Around 1997 I used search engines to find poorly configured IRIX servers with /etc/passwd exposed to the Internet via classic directory traversal. IRIX helpfully provided several accounts with factory default passwords, so these usernames were easy to search for, which was in turn an easy way to identify IRIX hosts. Unpatched local root vulnerabilities ensured that “Game over, man.”
9front includes a web server written in rc, called rc-httpd. It was written to run on a Mac, but early on I transplanted it into Plan 9 in order to serve 9front.org, cat-v.org, and other sites. We’ve made some refinements over the years, but it remains very simple. Most importantly, it works well for static or CGI pages, the latter of which is needed by werc.
Plan 9 makes erecting trivial sandboxes easy, but robust ones remain elusive if the quirky restrictions embodied in the special user none are for some reason undesirable. For close to ten years I’ve run all our sites on rc-httpd with no sandboxing at all. Since public websites and public mailing lists are all that have ever been stored on the machine, I’ve never mustered the gumption to try and harden the environment further.
Late last month, 4chan’s /g/ discovered a directory traversal bug in rc-httpd. It shouldn’t have been much of a problem because the web files should have been sandboxed from the rest of the file system. It wasn’t much of a problem because not much else was accessible via the file system. Still, it’s true this class of bug in a web server program has been very well known dating back to the dawn of the World Wide Web, and it’s pretty silly that it was present in rc-httpd. The 4chan thread was full of witty comments about the rookie mistakes in our homemade software. The solution of course is to run software too complex to be understood by humans, whose development is sponsored by, and for all practical purposes controlled by hostile corporations.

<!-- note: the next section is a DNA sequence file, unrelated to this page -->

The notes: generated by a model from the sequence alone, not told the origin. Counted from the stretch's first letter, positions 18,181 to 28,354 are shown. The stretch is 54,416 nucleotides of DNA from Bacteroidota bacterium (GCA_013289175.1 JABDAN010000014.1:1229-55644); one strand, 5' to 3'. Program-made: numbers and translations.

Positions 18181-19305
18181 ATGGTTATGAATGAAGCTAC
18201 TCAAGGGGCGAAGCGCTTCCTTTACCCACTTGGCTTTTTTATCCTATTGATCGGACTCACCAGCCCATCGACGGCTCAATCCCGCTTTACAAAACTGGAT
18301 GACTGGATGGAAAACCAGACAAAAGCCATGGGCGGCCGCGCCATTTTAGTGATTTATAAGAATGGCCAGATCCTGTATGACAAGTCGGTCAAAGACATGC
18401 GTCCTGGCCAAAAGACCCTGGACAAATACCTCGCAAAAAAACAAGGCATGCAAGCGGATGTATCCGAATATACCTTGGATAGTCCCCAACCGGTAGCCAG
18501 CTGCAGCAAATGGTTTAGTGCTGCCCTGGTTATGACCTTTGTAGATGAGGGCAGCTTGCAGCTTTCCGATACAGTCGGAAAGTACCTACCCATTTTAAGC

Based on my logs it is clear that two major leaks occurred as a result of this attack:
The subscriber lists of all the public mailing lists hosted on the machine. (Less than critical because already more-or-less public information.)
The passwords of all the users of the various werc websites hosted on the machine. (Less than critical because there have not been any users authenticating to any of these websites for several years.)
No other private information was exfiltrated. No data on the server was modified. There was, however, considerable excitement surrounding the “discovery” of files on the server that were either part of the 9front distribution or otherwise linked from the websites served by the machine. In other words, data that was already publicly available even without unintended directory traversal.
Because rc-httpd’s configuration file is also executable rc, I was able to close the hole on my server in a handful of minutes by manually rejecting requests containing the improper string. Because the code was simple in general, the program was patched fairly quickly. Because I have been mostly absent from 9front development since the importation of git9, I flubbed the initial commit, and later accidentally reverted the fix on my own server for several hours.
Because I’m an idiot, all of this happened in the first place.
Computers are unsafe at any speed.